The development of obesity is known to be largely the result of energy imbalance, in which energy intake (EI) exceeds energy expenditure over a prolonged period( 1 ). The most recent UK prevalence data show that when leaving primary school, one in three children are either overweight or obese( 2 ). A similar prevalence has been reported in the USA( 3 ), indicating a need for public health action. A recent meta-analysis of interventions for preventing obesity in children showed that those targeting changes in both physical activity and dietary behaviour were marginally more effective in reducing weight gain than those only targeting one( 4 ), although through what behavioural mechanism this is achieved is unclear. Although this observation is consistent with abundant cross-sectional evidence, the precise role of activity and diet behaviours in adiposity development remains unclear( 5 ). Moreover, the limited available evidence exhibits a number of limitations including the use of imprecise measures of activity, insufficient consideration of the impact of changes in the exposures and limited adjustment for confounding( 6 8 ).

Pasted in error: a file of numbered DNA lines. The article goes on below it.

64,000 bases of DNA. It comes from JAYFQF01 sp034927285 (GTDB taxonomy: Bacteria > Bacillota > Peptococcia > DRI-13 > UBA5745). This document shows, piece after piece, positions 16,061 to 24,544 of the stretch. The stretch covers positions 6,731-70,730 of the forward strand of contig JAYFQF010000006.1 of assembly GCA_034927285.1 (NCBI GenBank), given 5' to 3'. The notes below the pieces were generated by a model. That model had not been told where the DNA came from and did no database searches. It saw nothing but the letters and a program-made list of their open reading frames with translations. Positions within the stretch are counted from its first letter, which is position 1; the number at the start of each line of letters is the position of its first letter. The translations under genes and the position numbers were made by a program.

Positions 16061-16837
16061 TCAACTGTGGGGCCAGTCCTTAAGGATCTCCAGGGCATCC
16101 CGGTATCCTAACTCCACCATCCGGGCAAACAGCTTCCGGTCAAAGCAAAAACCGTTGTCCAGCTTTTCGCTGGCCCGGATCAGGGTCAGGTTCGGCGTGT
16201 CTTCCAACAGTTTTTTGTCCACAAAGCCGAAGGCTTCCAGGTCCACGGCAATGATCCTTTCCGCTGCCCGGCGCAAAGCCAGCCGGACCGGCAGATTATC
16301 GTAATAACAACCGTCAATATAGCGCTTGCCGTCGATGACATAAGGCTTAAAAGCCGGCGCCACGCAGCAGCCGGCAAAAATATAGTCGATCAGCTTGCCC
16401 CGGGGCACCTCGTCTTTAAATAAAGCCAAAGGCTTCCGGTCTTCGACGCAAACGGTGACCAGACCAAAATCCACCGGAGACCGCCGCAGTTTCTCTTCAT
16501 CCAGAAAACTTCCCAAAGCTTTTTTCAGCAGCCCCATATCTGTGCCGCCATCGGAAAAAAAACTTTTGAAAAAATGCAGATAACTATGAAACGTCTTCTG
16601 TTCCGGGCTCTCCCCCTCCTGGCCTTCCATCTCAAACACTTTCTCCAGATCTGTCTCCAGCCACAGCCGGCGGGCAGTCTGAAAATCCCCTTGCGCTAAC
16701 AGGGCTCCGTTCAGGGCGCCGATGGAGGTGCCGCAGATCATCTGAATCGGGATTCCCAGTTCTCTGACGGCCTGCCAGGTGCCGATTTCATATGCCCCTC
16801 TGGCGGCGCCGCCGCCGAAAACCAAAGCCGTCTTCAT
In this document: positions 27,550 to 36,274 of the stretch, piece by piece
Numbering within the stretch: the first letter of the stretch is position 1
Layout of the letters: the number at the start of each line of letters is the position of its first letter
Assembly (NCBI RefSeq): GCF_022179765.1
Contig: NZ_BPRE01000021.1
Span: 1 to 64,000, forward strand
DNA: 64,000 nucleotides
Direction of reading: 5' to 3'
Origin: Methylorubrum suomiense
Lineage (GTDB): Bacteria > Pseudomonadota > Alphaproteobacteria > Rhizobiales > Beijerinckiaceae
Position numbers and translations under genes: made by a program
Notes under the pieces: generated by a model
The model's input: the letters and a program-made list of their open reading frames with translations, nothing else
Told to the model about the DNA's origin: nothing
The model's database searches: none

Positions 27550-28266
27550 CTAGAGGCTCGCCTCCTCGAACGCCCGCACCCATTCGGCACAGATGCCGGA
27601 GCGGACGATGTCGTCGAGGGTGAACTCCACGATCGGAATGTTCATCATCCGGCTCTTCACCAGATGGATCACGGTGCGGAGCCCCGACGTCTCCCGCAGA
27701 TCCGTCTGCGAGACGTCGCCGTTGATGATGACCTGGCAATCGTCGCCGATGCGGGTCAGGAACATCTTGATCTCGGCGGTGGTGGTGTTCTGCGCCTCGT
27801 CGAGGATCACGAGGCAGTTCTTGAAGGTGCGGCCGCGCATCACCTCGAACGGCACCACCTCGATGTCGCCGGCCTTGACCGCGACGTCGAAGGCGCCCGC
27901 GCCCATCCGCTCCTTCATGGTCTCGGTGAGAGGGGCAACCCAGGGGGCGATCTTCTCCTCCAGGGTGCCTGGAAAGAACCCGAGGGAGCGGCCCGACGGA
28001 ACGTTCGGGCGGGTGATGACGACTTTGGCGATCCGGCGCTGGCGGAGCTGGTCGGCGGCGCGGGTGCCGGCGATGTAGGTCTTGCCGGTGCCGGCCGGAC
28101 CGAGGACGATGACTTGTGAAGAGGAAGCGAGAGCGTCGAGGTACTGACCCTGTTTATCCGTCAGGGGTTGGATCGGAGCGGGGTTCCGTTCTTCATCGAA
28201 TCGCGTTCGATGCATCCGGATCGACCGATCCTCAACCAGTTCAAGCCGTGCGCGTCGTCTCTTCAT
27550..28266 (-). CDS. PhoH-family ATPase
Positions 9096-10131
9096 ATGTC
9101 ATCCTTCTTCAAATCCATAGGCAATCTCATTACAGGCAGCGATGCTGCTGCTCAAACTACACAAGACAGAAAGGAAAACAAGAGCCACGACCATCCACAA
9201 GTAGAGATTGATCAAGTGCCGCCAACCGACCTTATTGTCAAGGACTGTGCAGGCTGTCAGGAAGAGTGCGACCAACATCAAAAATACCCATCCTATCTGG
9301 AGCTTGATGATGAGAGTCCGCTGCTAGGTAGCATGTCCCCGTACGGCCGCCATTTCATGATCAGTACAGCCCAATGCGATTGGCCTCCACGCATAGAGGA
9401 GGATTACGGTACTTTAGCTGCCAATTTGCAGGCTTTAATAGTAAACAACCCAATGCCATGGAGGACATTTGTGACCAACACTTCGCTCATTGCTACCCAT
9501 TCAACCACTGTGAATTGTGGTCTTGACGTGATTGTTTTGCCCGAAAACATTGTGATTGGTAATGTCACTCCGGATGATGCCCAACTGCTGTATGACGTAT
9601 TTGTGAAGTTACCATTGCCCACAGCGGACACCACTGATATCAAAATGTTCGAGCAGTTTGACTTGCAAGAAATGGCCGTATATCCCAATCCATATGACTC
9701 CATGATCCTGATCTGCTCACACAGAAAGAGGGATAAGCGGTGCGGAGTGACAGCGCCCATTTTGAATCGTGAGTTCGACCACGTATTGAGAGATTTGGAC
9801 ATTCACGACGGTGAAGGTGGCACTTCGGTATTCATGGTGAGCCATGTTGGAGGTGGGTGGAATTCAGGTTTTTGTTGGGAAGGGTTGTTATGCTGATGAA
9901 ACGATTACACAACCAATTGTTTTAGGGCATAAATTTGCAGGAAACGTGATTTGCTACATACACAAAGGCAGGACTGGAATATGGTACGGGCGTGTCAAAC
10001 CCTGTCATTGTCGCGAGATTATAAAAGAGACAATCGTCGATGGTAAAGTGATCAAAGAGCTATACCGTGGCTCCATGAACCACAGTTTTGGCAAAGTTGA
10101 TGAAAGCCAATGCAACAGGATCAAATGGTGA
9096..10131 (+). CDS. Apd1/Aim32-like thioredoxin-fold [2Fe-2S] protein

Recent reviews highlight the lack of evidence of an association between objectively measured physical activity( 8 , 9 ) or sedentary time( 6 ) and changes in adiposity in young people. It has been suggested that the lack of association between total physical activity and subsequent changes in adiposity may mask associations with subcomponents of physical activity( 9 ). Indeed, a cross-sectional study suggests that activity of vigorous intensity is more strongly associated with adiposity outcomes than moderate activity or total physical activity( 10 ). One recent prospective study additionally showed that, independent of diet quality and activity of lower intensity, participation in objectively measured vigorous activity at baseline was associated with a beneficial change in several health outcomes over a 2-year follow-up period( 11 ). However, this study only considered a limited number of confounders (age, sex and diet quality assessed with 24-h recall) and did not assess the impact of change in behavioural exposures. Moreover, despite suggestions that time spent sedentary may be an important independent risk factor for children’s health( 12 , 13 ), recent prospective studies have failed to confirm this association( 14 , 15 ).